in accessing the documents located in ADAMS, contact the NRC's PDR 
reference staff at 1-800-397-4209, 301-415-4737, or by e-mail to 
pdr.resource@nrc.gov. The draft technical basis to revise the security 
requirements for facilities storing SNF and HLW is available 
electronically under ADAMS Accession No. ML093280743.
    Federal Rulemaking Web Site: Public comments and supporting 
materials related to this notice can be found at http://www.regulations.gov by searching on Docket ID: NRC-2009-0558.

FOR FURTHER INFORMATION CONTACT: Philip Brochman or Rupert (Rocky) 
Rockhill, Office of Nuclear Security and Incident Response, U.S. 
Nuclear Regulatory Commission, Washington, DC 20555-0001; telephone 
(301) 415-6557; e-mail: Phil.Brochman@nrc.gov; or (301) 415-3734; e-
mail Rupert.Rockhill@nrc.gov, respectively.

SUPPLEMENTARY INFORMATION:

Background

    The NRC requires high assurance of adequate protection of public 
health and safety, the common defense and security, and the environment 
for the secure storage of SNF and HLW. The NRC meets this strategic 
goal by requiring ISFSI licensees to comply with security requirements 
specified in Title 10 of the Code of Federal Regulations, Part 73 (10 
CFR Part 73), ``Physical Protection of Plants and Materials.'' 
Following the terrorist attacks of September 11, 2001, the NRC has 
continued to achieve this requisite

[[Page 66590]]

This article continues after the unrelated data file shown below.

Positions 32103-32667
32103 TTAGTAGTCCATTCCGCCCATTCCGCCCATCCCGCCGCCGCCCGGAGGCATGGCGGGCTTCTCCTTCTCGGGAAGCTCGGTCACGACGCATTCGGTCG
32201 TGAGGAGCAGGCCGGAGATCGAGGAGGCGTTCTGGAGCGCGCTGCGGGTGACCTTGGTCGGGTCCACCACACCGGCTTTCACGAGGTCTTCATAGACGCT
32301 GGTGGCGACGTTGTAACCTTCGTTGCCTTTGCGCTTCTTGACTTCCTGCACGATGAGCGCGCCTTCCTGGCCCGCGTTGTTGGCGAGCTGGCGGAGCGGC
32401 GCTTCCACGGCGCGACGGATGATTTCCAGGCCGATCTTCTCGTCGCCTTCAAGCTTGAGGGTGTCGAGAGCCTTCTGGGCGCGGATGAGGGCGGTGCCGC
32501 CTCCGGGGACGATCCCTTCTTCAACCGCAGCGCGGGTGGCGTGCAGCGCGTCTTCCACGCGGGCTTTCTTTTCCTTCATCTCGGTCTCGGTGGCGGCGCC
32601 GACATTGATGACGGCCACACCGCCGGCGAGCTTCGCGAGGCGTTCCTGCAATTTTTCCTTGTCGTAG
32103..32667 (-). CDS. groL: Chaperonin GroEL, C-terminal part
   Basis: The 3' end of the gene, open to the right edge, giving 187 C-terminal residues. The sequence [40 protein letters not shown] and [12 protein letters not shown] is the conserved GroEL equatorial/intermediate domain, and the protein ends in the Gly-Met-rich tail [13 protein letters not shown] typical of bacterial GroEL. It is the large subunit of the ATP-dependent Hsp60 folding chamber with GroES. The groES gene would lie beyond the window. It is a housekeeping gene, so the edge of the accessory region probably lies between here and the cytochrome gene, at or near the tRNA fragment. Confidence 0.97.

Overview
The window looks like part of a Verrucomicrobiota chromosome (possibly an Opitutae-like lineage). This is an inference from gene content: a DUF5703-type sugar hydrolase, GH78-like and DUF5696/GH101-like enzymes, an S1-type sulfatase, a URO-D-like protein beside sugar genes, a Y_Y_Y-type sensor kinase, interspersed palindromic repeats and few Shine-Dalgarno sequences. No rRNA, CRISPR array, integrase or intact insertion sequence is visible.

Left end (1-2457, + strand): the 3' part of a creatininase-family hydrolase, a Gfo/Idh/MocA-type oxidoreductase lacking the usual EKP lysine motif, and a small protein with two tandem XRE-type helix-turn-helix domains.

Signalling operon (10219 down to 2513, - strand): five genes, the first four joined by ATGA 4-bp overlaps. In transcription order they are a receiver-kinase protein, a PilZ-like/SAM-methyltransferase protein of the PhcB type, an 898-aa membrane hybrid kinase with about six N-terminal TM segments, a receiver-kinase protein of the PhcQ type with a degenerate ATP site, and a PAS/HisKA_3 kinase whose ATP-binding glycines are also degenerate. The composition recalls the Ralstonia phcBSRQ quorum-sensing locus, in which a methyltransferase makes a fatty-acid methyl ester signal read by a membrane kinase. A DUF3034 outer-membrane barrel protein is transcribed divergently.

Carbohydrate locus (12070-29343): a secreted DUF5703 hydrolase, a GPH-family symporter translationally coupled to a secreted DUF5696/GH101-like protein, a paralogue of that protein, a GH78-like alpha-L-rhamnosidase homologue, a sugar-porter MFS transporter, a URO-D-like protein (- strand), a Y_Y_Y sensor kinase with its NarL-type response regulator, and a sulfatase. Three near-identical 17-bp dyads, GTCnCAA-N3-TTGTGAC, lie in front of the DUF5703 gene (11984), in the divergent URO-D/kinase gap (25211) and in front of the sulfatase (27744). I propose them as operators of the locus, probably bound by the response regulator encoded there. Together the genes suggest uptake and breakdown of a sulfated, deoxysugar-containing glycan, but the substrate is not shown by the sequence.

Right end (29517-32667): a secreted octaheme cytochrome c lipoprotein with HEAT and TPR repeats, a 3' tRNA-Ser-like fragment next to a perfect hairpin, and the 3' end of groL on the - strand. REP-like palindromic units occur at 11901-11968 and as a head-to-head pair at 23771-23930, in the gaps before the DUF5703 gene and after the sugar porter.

high assurance for all facilities licensed to store SNF through a 
combination of these existing security regulations and the issuance of 
security orders to individual licensees. These orders ensured that a 
consistent overall protective strategy is in place for all types of 
ISFSIs, given the current threat environment. The NRC has not issued 
any licenses for an MRS, nor are any applications for a license for an 
MRS pending before the NRC. The issuance of these security orders was 
noticed in the Federal Register on October 23, 2002 (see 67 FR 65150 
and 67 FR 65152) for existing licensees. Subsequent to the issuance of 
these orders to all existing ISFSI licensees, the NRC periodically 
issued these same security orders to all new ISFSI licensees, before 
such facilities commenced operation. The NRC also noticed the issuance 
of these subsequent orders in the Federal Register.
    Following the terrorist attacks of September 11, 2001, the NRC 
completed security assessments for a range of NRC-licensed facilities. 
For ISFSIs, the NRC's assessments were accomplished during 2003 to 2005 
and evaluated several types of dry storage cask designs that were 
viewed as being representative of the entire population of dry storage 
ISFSIs. These assessments evaluated both attacks using large aircraft 
and ground assaults using a variety of methods. The results of